Job Seeker Blog - Spark Hire

Types of Employment Discrimination

When jobs are scarce–and despite all the positive trending jobs reports recently, they are–there are a number of reasons job seekers lose out on employment, but is discrimination one of them? A couple weeks ago we discussed discrimination against unemployed job seekers, and what lawmakers are doing to combat it. There are, however, a number of different types of discrimination job seekers face. We’ll tackle a few of them, and some tips and organizations which are helping to fight discrimination for job seekers.

One type of employment discrimination making the news recently targets transgender job seekers. A 2011 study shows that unemployment among the transgender community was at about 14%, nearly double the unemployment rate for the U.S. Homelessness, as well, is higher among the transgender population. A number of transgender job seekers told stories of being discriminated against in their job search. To help combat discrimination, and keep transgender individuals on their feet, the LGBT Community Center in San Francisco and The Chicago House are offering job training programs, resume help, and even styling tips.

Age discrimination, too, has been a particularly prominent form of discrimination for older job seekers. Boston College researchers have labeled the over-50 job seeker crowd as the “new unemployables.” This group, researchers say, is too young to retire, and often too old to find new work. What, then, can older job seekers do to combat age discrimination? Forbes offers some tips, including not running from the issue.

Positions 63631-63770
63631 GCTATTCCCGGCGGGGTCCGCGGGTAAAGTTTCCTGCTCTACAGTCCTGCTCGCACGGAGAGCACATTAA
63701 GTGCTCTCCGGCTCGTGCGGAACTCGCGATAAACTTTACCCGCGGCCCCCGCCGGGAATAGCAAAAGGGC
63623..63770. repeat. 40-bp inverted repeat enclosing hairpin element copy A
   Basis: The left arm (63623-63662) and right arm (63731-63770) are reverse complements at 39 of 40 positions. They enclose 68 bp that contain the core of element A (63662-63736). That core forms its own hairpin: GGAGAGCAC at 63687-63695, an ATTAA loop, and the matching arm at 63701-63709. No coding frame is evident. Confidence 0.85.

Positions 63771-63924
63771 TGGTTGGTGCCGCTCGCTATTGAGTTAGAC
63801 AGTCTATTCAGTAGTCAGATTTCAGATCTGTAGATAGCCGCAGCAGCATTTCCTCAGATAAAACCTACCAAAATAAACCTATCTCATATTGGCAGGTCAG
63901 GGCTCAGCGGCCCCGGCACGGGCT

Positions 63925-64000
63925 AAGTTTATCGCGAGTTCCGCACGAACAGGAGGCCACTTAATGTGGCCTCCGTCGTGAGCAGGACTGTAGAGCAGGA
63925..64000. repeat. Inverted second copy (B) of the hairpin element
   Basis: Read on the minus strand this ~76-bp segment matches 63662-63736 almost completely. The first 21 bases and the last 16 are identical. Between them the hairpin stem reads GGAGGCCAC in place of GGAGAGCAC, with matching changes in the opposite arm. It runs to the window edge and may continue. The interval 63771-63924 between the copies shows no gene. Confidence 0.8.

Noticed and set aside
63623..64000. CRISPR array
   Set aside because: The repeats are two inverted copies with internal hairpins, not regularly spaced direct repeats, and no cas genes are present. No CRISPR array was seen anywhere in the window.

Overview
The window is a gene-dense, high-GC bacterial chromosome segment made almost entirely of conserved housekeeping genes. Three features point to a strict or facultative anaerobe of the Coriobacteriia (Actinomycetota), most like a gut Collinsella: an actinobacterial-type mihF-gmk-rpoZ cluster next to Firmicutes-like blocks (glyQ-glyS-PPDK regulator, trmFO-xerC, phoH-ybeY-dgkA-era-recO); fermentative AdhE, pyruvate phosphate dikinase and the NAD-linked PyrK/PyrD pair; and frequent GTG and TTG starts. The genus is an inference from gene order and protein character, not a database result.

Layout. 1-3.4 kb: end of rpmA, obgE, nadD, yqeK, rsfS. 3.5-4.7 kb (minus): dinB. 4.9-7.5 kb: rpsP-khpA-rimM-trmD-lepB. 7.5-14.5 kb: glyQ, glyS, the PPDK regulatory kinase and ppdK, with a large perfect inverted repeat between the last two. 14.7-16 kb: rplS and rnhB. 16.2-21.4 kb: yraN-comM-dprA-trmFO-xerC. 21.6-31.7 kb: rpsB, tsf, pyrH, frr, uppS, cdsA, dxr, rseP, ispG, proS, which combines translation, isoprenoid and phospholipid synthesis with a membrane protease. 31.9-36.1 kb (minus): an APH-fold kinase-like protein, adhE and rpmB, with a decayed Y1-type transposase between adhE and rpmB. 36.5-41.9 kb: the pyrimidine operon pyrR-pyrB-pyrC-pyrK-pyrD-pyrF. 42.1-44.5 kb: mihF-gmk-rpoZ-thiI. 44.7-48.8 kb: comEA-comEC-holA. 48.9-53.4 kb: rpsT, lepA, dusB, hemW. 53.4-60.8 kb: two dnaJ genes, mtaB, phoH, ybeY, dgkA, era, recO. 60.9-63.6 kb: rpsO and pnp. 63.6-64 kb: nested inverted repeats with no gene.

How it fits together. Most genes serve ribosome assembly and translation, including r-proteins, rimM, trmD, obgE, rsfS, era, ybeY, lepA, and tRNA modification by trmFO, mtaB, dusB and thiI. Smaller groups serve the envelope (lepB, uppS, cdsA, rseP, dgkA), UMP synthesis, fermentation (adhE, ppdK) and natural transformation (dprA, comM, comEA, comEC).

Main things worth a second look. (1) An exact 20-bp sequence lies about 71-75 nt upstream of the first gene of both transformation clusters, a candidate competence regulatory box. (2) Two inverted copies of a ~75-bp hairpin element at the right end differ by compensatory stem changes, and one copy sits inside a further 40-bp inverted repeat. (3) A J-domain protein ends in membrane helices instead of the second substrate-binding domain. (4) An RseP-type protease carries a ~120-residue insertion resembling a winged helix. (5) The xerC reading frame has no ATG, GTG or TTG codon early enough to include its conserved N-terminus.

Traditional forms of discrimination are also still prominent for job seekers. We recently discussed the gender gap in a number of professions; with even the tv show ‘Suits’ spending a majority of its latest episode run tackling gender discrimination in the workforce. Across the pond, Virgin Atlantic faced a race-based job discrimination suit last month.

Discrimination can often be difficult to take action against, as someone’s motives for not hiring a candidate are difficult to prove. With so many people applying to each job, fighting your failed candidacy on charges of discrimination is not only tough to prove, but may also make you a less viable candidate to other employers. Luckily, there are organizations such as the American Civil Liberties Union (ACLU) and the aforementioned LGBT Community Center in San Francisco which fight to protect job seekers against workforce discrimination. Progress is being made, but with a tight job market those being discriminated against feel the pinch even more.

Have you ever been treated differently, or less favorably, in your job search? Tell us your thoughts on employment discrimination in the comments below.

IMAGE: Courtesy of Flickr by Brett Jordan

Jen Schiller

Jen works as a Marketing Project Manager for a restaurant, a kitchen assistant for cooking classes, helps with database management, does some freelance writing, and more. She received her B.A. from the University of Maryland in Government & Politics in 2011. Currently, she resides in the Washington, D.C. area and is an avid sports fan.

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